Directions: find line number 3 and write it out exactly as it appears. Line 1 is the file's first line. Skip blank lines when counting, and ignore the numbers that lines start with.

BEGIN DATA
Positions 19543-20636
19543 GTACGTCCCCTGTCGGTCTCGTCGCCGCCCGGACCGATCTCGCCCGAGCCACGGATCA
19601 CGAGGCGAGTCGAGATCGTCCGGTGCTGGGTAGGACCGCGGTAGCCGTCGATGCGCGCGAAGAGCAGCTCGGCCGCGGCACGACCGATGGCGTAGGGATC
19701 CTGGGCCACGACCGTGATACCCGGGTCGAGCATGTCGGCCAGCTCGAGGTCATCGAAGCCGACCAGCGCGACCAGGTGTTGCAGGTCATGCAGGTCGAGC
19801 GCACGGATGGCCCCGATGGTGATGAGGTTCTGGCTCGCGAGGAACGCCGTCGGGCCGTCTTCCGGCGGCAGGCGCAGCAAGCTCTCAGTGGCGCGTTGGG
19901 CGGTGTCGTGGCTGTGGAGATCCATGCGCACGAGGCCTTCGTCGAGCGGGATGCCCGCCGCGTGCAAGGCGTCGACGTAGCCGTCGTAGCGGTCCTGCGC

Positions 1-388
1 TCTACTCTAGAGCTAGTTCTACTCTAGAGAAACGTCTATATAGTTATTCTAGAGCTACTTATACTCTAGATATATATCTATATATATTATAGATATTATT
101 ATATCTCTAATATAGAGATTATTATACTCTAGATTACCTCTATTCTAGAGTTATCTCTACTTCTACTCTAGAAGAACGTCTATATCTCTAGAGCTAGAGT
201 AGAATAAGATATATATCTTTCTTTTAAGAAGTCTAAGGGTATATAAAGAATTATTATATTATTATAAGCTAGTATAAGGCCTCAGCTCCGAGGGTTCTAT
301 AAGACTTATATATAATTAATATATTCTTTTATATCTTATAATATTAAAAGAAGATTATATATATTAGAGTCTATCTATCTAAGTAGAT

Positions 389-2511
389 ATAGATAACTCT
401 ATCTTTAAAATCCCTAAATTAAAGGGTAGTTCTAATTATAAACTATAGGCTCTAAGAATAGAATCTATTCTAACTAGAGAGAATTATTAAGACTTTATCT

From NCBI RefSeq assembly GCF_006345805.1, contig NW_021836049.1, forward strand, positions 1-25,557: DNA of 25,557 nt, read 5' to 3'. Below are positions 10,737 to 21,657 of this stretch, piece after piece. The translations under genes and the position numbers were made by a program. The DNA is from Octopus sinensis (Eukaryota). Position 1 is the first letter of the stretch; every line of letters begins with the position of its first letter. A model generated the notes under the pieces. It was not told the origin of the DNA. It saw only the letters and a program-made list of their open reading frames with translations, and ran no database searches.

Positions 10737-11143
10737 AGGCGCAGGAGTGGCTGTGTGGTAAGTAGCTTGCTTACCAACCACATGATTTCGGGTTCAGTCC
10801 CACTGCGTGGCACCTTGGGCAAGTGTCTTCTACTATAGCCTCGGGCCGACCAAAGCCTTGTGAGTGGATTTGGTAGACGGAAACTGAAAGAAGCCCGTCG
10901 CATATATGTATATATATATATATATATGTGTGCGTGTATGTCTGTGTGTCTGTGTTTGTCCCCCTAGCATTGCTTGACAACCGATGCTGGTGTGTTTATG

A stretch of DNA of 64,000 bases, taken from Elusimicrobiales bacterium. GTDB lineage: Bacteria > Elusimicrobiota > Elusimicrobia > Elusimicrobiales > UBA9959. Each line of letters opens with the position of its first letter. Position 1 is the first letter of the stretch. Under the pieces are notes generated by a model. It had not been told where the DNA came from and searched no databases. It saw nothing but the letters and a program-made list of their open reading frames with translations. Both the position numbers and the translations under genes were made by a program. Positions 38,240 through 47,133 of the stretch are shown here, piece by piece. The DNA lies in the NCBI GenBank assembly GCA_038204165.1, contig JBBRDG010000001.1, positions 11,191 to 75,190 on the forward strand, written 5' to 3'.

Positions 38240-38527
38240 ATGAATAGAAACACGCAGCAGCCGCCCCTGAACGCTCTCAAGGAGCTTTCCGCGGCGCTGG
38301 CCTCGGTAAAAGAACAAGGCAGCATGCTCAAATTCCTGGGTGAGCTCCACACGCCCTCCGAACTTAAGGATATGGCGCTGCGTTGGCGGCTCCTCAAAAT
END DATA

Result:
19601 CGAGGCGAGTCGAGATCGTCCGGTGCTGGGTAGGACCGCGGTAGCCGTCGATGCGCGCGAAGAGCAGCTCGGCCGCGGCACGACCGATGGCGTAGGGATC